Category Archives: Chinese

Red Farm

Yesterday morning, I was awoken by a phone call from my friend Lauren, who, as always, was trying to convince me to meet her for dumplings in Chinatown. Despite my Asian heritage, I generally can’t start my day off with shrimp and pork. But being the salesperson she is, Lauren convinced me to meet her at Red Farm, the new, modern, farm-style dim sum house just blocks away from my apartment in the West Village. Considering all of the buzz surrounding this place, I was dreading the two hour wait, but we were surprisingly seated at the communal table immediately.

front entrance

With its red-checker table clothes, long wooden benches, and barn-style decor, Red Farm looks more like a southern pie shop than a dumpling house. But after our marathon Chinese meal enhanced with delicious brunch cocktails, I am further convinced that looks truly are deceiving. Our group of four was able to taste almost every small plate I wanted on the menu, but I will definitely be back to dapple in the entree section that my dumpling-hungry eyes completely ignored.

vermicelli noodles with shortribs and mesclun greens

pineapple arugula salad

best soup dumplings ever

pork dumplings with tomato

Though every dumpling was outstanding, our unanimous favorite was the pork and crab soup dumplings. These delicious little bundles were served with soup spoons, which served as a vessel to catch any of the succulent pork broth that escaped the steamed package. The broth was buttery, meaty, and rich – the entire dumpling was a soft, more decadent version of any other dumpling I’ve had before.

soup dumpling

The crispy duck and crab dumplings were incredible as well, though I misinterpreted the description – these aren’t steamed dumplings with crispy duck, these are crispy fried dumplings with tender duck, served as four little fried sting rays surrounding an ocean of rich curry broth with okra and eggplant. The smoked salmon bruschetta was interesting and every lox-lovers dream: salty, fresh smoked salmon with a dollap of caviar on a thin slice of fried eggplant.

duck and crab dumplings

salmon bruschetta

Of course, a post about Red Farm would not be made complete without a shout out to the Pac Man shrimp dumplings. The picture speaks for itself.

pac man shrimp dumplings

Every bit was incredible, and service was just as noteworthy. And considering the owner is an evident fan of “young girls eating his food,” I’ll definitely be back with a mitigated fear of table waits.

Grade: A

Location: 529 Hudson @ West 10th

Website: http://www.redfarmnyc.com

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Filed under Chinese, Fun Group Dinner, Parents in Town, West Village

Chinatown Brasserie

After watching Giada sing praises about the dumplings at Chinatown Brasserie in her Weekend Get-Away show on Food Network, I put the Noho restaurant at the top of my must-try list. Unfortunately, my craving for Chinese food only comes around once a blue moon (or along with every incurable hang-over), but when it arrives, I rarely have the energy to trek to Chinatown where the real stuff is found. After my meal at Chinatown brasserie this weekend, I think I’ve found the perfect lazy woman’s substitute.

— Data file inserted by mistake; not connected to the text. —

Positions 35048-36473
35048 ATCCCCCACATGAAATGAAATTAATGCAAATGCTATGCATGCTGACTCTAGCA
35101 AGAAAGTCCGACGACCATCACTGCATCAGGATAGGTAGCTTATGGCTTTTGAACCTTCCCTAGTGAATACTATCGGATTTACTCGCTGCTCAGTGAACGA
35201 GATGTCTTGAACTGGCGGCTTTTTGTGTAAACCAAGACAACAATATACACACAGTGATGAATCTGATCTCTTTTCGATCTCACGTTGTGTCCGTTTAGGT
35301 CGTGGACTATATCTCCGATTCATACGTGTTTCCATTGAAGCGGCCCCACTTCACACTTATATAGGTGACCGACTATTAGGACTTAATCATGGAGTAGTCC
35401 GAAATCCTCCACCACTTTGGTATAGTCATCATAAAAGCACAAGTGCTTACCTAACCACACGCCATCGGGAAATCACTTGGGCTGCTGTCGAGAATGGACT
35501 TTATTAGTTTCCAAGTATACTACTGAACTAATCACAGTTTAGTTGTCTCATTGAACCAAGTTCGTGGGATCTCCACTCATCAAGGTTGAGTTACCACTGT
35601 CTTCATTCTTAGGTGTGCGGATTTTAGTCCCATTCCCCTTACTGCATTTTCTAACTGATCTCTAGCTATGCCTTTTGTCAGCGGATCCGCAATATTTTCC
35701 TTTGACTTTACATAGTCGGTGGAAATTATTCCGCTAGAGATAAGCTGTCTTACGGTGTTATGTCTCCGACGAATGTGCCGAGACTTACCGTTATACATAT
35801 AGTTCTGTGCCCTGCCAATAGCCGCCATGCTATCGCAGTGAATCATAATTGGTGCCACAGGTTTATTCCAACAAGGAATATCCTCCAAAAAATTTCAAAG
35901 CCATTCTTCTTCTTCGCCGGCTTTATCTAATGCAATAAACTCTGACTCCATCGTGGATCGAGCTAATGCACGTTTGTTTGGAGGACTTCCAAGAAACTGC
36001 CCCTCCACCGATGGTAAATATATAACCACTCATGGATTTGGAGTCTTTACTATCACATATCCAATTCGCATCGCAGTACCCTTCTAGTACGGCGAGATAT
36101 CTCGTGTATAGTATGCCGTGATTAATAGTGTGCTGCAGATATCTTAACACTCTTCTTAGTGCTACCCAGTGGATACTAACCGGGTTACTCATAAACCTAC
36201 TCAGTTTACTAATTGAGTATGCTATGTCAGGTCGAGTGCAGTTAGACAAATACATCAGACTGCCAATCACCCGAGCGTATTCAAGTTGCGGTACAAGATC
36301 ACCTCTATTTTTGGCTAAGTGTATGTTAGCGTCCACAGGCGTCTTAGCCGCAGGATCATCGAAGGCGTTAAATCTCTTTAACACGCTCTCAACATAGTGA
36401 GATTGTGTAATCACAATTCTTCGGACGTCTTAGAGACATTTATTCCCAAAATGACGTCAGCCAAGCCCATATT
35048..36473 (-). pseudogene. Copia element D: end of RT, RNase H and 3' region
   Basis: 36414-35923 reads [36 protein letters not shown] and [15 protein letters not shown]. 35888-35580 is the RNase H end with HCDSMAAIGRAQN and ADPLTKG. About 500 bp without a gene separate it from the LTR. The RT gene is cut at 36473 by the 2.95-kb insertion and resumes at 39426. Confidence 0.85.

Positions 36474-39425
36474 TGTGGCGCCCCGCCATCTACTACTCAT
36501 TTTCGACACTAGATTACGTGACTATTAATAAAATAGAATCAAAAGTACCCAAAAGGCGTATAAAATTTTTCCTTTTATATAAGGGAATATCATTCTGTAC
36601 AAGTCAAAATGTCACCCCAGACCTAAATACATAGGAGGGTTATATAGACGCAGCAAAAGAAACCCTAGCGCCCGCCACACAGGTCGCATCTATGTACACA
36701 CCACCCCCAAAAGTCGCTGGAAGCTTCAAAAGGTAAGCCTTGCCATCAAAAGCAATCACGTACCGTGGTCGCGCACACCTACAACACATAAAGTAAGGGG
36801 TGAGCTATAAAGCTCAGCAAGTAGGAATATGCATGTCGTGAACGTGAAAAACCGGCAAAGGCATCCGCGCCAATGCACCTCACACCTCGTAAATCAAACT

The restaurant has the stature and dim lighting of other well-known swanky spots like Buddakan or Beauty and Essex, but the decor, waitstaff uniforms, and furniture are a mix of French and Chinese by design. Though the place looks fancy, the menu has pretty wide coverage of the typical Chinese staples that I grew up on, such as crispy Peking duck with all the fixings. But to cure my empty stomach, we ordered a variety of dim sum and traditional mains. The most memorable dumpling was the Shanghai Soup Dumplings, which, as my friend instructed me, are consumed by biting the top, sucking out all the hot soup incapsulated in the skin, and then eating the remainder whole. The broth was rich, flavorful, and creamy, and it helped me slow down the process of eating as many dumplings as fast as I could.

shrimp and pork dumplings on left; shanghai dumplings on right

sauteed sea bass

I absolutely loved the mushu shiitake, which I expected to be bland. The heartiness of the mushrooms and saucey vegetables totally disguised the fact that there wasn’t an ounce of meat in the dish. Served traditionally with plum sauce and thin rice pancakes, it brought me back to my weekly Chinese food take-out night with my parents that I used to dread like the plague. Now that I’ve had a long enough break from practically the only food delivery option in San Francisco, I can appreciate the irreplaceable, satiating quality of hot, comforting chinese food.

The glass noodle salad was a refreshing yet somewhat boring break from the grease of the rest. Plain glass noodles stacked on top of a hodge podge of mixed greens and random vegetables was a welcome palette cleanser, but nothing exciting.

There’s no mystery behind Chinatown Brasserie. The food is over-priced, and you can definitely find better Chinese food if you go the extra mile and navigate the overwhelming land of Chinatown. But if you want traditional Chinese food in a traditionally posh New York setting, there’s no better place than this restaurant.

Grade: A-

Location: 380 Lafayette Street @ Great Jones Street

Website: http://www.chinatownbrasserie.com

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Filed under Asian, Chinese, Nolita